Hiking Guides Unite! The AT Connection Continues

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It was a cold and snowy Sunday in March of 2015 when I first met Jeff Vincent, a Catskill native and lead guide of Catskill Mountain Wild. My husband and I had just finished hiking the last of our four winter peak hikes which are required for inclusion in the Catskill 3500 Club. After a long weekend of tried and failed attempts at snowshoeing, then otherwise micro-spiking and post-holing our way to the tops of Slide, Balsam, Blackhead and Panther Mountains, we were more than ready to be done with hiking for a while. We were in the trailhead parking lot, deciding where to go for our celebratory post-hike beers, when I spotted a couple, donning full backpacks, about to head out for what looked like an overnight trip in all that snow.

I was curious. "Go talk to them!" my husband encouraged. As soon as I stepped closer, my thru-hiker suspicions were confirmed when I saw the Appalachian Trail 2000-miler finisher patches on their backpacks! I quickly introduced myself as Click, hiker class 2011, and soon enough Jeff (Lost Boy) and Jessica (Messy), hiker class 2014, and I started comparing notes about our thru-hikes and trying to see if we had any hiker family in common, which of course we did, because it is a small, small world out there. Jess was on a mission to write a gear review for The Trek, the AT blog founded by my good friend and fellow 2011 thru-hiker alum, Zack "Badger" Davis.

Any tiredness I was feeling from those three days of winter hiking evaporated when I started talking trail with them. It is always an awesome feeling to meet other thru-hikers -- there's an instant connection, a shared sense of pride for our individual journeys and mutual admiration for knowing that the other has made it through some pretty tough trials out there and came through on the other side.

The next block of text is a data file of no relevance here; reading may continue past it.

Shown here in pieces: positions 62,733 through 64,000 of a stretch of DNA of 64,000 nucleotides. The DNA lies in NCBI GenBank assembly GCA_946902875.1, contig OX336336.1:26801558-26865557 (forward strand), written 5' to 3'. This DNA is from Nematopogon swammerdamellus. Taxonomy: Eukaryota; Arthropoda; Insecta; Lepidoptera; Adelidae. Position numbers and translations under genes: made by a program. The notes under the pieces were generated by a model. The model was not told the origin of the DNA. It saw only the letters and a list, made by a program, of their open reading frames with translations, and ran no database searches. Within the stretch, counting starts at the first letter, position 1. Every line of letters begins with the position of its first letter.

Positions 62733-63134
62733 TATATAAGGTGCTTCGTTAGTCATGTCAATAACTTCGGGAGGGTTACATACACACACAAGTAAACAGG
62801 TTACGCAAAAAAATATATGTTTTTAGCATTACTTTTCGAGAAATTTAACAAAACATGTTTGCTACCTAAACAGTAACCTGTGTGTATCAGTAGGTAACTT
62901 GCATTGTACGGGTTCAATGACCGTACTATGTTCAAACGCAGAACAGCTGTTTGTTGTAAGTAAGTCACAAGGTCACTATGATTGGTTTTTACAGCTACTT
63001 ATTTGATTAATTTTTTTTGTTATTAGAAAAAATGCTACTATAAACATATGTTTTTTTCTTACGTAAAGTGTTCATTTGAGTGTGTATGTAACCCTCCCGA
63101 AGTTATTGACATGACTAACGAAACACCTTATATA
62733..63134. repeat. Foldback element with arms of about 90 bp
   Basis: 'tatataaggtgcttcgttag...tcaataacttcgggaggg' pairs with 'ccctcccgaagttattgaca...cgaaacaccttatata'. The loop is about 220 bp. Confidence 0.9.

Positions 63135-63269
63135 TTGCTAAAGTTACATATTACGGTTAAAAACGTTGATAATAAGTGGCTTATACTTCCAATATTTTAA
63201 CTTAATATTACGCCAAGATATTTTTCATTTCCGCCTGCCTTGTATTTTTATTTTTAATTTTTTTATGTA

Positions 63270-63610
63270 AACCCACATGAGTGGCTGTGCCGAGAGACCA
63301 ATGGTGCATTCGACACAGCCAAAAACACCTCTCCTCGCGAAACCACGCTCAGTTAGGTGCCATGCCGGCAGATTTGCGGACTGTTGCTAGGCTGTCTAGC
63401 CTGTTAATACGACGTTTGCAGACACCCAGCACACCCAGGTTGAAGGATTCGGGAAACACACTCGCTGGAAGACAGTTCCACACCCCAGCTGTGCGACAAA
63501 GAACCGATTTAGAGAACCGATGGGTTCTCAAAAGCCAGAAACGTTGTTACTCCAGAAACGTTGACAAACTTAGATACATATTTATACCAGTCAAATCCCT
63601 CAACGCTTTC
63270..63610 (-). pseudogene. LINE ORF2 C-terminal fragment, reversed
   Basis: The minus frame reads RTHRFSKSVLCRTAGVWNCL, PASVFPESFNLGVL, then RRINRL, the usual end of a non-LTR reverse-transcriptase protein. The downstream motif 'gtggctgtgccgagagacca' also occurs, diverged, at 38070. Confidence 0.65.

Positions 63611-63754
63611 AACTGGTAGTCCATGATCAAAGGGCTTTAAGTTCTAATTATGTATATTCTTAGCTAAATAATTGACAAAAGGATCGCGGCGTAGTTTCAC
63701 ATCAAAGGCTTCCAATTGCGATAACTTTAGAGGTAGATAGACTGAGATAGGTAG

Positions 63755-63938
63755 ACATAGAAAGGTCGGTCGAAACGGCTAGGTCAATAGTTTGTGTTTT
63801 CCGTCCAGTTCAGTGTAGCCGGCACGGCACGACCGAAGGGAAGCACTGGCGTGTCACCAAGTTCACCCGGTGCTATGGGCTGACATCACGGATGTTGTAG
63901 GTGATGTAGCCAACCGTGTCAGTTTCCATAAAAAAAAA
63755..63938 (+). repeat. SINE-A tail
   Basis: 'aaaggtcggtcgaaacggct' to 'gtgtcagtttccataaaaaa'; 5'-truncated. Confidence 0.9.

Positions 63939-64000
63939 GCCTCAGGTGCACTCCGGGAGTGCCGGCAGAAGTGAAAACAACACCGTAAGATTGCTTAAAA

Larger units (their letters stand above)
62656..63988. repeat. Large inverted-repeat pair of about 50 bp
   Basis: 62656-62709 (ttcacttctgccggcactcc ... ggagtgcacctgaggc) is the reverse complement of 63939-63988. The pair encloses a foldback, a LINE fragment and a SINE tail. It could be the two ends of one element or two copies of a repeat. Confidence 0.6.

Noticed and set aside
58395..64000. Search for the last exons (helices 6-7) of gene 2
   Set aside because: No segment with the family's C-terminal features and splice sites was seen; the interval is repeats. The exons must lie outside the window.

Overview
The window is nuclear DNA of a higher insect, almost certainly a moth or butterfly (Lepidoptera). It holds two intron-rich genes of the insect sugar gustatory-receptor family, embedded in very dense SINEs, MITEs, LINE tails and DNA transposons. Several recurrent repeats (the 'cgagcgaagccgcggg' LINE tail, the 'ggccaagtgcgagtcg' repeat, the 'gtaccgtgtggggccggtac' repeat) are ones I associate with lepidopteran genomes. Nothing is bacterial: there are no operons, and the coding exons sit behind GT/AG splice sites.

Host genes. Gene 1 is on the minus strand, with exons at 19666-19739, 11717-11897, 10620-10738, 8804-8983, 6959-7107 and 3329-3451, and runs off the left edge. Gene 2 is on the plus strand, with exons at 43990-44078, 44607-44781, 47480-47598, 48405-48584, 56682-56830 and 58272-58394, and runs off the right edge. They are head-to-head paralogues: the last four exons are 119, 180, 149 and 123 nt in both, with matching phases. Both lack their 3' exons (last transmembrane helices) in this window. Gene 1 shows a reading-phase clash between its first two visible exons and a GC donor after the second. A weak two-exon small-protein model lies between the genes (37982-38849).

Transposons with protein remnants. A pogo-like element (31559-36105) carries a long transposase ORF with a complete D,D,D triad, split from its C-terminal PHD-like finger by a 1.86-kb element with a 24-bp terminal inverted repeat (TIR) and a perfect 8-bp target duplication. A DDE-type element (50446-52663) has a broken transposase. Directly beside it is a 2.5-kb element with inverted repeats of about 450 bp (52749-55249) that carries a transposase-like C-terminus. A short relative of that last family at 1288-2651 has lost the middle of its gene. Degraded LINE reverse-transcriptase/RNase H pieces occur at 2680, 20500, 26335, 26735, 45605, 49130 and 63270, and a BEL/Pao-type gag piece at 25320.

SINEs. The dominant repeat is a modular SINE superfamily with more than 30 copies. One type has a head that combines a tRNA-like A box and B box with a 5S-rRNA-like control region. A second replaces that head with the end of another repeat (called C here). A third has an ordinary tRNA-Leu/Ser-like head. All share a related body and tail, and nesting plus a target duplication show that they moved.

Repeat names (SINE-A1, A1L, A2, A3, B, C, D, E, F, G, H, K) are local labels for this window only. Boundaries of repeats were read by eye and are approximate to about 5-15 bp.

Fast-forward three years and I still have a connection with Jeff and Jessica. Jeff's dedication to conservation and education in the Catskill region has proved infectious and Jess' writings about her experience on the Appalachian Trail mirror many of my own feelings about my time out there. Last year, when my own desire to introduce others to the power of nature grew, I turned to Jeff for advice on how to become a guide, which he willing doled out.

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Two weeks ago I had the privilege of tagging along on a guided hike Jeff was leading for a few clients up to Kaaterskill Falls in Hunter, NY. His knowledge of the region is deep and his appreciation for the landscape in which he grew up is evident in the way he speaks with his clients. As a newbie guide, I am beyond grateful for his openness in sharing some of his favorite places to take clients as well as advice on getting a guide business going.

If our AT connection has anything to do with it, all the better, but I think more likely, it's the AT experience itself that helped us both realize it's not a competition out there. Nobody is going to carry you up a mountain -- you still have to do the hard work yourself. But having support of a community of fellow hikers and guides behind you is sometimes all the push you need to make it to the top.

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Melissa GoodwinComment